Bernie Sanders Promises Marijuana Legalization by Executive Order
Marijuana legalization has overwhelming support from both the public and most Democratic candidates. Ironically, the frontrunner – Joe Biden – is the only person who wants to stop at decriminalization.
However, Bernie Sanders – who lost by a hair to Hillary Clinton during the 2016 primaries – hopes to gain some points by taking the hardest pro-marijuana stance of all his colleagues.
Sanders’s record on marijuana has been consistent and firm. According to Newsweek, Sanders was the first and only presidential candidate in 2016 who openly endorsed marijuana legalization.
In 2015, before he even ran for president, Sanders introduced his own bill to take marijuana off of the list of controlled substances. At the time, however, nobody stepped up to sponsor the bill with him.
Part of a Broader Picture
What makes Sanders’s approach to legalization interesting is that he does not rely on arguments related to increased revenue or even job creation. Instead, he points out the social benefits. This is hardly surprising, as his platform and politics are heavily focused on social reforms.
“Legalizing marijuana has long been part of Bernie Sanders’ policy platform: The Democratic presidential candidate has called for an end to the “destructive ‘war on drugs’” as part of his racial justice and criminal justice reform policies—along with eliminating private prisons, the death penalty, cash bail and mandatory minimum sentencing.”
Another lesser-known fact is that the butting of heads between state and federal governments does not end at prosecution and enforcement. Joe Rogan of The Joe Rogan Experience Podcast pointed out in an interview with Sanders that certain federally-approved pesticides threaten the quality and safety of legal cannabis.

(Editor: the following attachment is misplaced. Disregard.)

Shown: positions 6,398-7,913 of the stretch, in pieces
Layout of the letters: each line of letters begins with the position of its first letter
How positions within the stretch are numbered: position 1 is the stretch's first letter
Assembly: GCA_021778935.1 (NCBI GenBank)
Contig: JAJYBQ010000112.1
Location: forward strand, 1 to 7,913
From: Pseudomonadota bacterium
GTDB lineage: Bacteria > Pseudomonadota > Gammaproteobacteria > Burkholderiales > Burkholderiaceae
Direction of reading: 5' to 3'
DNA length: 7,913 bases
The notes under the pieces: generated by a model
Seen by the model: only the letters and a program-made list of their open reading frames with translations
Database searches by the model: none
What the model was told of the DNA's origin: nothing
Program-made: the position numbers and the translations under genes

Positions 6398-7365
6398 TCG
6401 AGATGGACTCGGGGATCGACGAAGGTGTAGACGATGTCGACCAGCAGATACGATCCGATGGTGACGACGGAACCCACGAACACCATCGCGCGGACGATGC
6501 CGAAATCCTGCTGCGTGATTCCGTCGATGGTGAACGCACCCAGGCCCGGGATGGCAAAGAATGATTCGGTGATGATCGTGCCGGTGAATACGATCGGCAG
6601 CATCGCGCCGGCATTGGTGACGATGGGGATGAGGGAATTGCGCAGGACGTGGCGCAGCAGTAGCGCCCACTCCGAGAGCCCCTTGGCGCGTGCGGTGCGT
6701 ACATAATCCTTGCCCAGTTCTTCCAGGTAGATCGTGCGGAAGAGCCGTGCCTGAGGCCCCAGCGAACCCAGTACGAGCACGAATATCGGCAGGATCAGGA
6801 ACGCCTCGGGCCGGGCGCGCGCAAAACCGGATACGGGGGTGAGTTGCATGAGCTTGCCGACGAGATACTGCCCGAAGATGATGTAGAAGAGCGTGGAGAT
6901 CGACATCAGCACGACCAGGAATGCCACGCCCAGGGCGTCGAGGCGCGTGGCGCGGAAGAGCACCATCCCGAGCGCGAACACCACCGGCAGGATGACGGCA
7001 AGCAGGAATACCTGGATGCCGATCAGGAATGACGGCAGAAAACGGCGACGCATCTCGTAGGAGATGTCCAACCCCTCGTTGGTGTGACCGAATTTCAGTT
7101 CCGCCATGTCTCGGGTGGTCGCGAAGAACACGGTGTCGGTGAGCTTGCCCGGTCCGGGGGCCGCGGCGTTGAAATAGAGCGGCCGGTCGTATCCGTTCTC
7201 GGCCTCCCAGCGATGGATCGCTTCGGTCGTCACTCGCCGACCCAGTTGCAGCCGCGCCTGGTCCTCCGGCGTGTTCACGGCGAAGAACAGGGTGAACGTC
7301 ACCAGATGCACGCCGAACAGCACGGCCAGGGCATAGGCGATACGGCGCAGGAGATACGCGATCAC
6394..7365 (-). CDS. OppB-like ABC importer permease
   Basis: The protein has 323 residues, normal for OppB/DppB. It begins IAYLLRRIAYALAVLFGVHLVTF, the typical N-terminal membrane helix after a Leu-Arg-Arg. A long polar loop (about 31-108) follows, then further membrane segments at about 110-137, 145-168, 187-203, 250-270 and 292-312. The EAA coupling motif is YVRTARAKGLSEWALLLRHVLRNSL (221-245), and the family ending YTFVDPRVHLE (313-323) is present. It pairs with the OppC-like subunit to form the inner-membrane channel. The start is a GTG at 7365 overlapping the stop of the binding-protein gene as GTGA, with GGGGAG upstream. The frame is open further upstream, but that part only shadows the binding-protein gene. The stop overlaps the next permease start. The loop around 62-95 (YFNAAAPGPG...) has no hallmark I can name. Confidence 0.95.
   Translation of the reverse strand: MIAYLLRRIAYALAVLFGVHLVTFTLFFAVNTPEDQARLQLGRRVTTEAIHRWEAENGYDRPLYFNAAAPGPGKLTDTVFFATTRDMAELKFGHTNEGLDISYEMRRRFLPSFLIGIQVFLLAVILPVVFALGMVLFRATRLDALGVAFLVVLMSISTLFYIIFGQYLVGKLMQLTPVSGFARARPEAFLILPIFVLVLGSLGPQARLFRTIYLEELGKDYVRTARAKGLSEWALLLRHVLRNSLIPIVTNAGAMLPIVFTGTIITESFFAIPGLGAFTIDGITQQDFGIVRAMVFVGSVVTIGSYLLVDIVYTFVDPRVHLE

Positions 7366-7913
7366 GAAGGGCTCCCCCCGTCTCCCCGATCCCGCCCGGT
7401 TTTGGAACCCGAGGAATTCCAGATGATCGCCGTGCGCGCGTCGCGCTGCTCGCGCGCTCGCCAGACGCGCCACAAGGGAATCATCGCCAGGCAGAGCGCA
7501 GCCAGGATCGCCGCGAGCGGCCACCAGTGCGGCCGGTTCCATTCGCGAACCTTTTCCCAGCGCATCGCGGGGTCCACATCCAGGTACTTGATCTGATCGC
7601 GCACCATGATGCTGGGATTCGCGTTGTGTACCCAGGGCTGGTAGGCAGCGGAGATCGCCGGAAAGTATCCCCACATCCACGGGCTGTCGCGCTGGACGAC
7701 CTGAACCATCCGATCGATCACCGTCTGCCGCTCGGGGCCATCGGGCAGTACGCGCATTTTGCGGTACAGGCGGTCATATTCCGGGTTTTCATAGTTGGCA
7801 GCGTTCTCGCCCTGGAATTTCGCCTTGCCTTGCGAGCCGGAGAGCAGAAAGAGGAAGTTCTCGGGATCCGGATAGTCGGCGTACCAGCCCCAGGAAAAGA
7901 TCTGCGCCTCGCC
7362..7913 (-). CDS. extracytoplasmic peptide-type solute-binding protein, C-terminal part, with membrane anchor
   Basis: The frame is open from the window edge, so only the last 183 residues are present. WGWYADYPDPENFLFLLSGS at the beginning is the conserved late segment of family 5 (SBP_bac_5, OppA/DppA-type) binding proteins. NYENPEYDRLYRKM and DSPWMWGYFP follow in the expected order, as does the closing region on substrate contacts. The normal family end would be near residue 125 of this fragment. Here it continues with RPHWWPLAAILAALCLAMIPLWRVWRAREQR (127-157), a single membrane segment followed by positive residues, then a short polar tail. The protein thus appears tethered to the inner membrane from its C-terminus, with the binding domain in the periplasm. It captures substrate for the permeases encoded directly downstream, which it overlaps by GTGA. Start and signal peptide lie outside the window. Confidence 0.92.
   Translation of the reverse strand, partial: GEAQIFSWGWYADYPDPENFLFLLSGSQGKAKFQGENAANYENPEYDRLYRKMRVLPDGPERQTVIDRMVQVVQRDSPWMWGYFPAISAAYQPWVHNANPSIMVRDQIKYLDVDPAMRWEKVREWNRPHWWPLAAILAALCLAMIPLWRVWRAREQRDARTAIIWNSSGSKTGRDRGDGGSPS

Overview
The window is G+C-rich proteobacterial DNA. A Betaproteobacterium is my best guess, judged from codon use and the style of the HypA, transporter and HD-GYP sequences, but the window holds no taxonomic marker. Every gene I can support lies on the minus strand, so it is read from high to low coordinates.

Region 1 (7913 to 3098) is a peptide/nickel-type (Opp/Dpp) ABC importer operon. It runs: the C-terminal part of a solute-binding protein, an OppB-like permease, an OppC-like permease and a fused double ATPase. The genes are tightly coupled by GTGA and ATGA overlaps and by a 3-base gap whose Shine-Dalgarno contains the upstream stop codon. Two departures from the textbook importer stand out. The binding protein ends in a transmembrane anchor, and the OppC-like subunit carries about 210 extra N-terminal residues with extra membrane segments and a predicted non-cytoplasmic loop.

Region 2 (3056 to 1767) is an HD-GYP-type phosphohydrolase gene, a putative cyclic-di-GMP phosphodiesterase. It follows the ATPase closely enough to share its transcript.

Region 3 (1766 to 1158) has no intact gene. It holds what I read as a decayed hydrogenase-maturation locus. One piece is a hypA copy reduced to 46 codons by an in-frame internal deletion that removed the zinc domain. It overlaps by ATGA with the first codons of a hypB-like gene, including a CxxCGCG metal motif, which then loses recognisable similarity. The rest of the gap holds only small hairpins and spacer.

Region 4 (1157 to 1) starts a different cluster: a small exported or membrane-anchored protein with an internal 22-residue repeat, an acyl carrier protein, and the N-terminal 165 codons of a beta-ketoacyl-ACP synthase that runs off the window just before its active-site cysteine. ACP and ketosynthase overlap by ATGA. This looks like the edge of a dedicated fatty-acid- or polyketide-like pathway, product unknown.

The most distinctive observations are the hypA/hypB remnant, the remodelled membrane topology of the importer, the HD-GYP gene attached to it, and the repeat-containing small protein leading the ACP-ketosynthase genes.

Sanders also reminds us of an alarming worldwide statistic. The United States has the biggest incarceration rate out of any country. Marijuana legalization would certainly take a bite out of that statistic.
The presidential hopeful also wants to see some of the expungement initiatives in legal states taken to a federal level, stating”
“I think ultimately we have got to legalize marijuana, and what’s good news is some communities, some cities, are expunging the records. So if you were arrested [and] have a criminal record for selling marijuana, that is being expunged. And that is the right thing to do.”
Marijuana’s Current Scheduling is “Insane”
Bernie Sanders is quick to point out that marijuana’s current place in the Controlled Substances Act puts it in the same category as much deadlier and more destructive drugs. He says to Rogan:
“That is insane. Heroin is a killer drug. You can argue the plusses and minuses of marijuana, but marijuana ain’t heroin. So we have to end that and that’s what I will do as President of the United States. I believe we can do that through executive order and I will do that.”
Not a Foolproof Plan
Promising to use an executive order is no small statement. It is arguably the most powerful tool a president will have in their arsenal.
It is important to note, however, that an executive order is not final. The order must be within the president’s scope of authority. If the federal courts or Congress deem marijuana legalization to be beyond that scope, Sanders’s executive order fails.
This of course is a failsafe to prevent presidents from exercising dictatorial powers. But it can also get bogged down in political and legal obstacles.
Chances are, the order will meet strong resistance from certain groups, like law enforcement and anti-marijuana advocates. Still, it is likely to be the strongest push to get legalization moving.
WeedAdvisor’s Support for Decisive Action
Although WeedAdvisor endorses Sanders’s decisive approach to marijuana reform, we prefer to avoid expressing support or opposition to any party or ideology. Marijuana legalization is an issue that should not be bogged down by partisan politics, so our views on Sanders are simply based on this one issue.
We respect any politician who is willing to take a strong public stance on marijuana reform.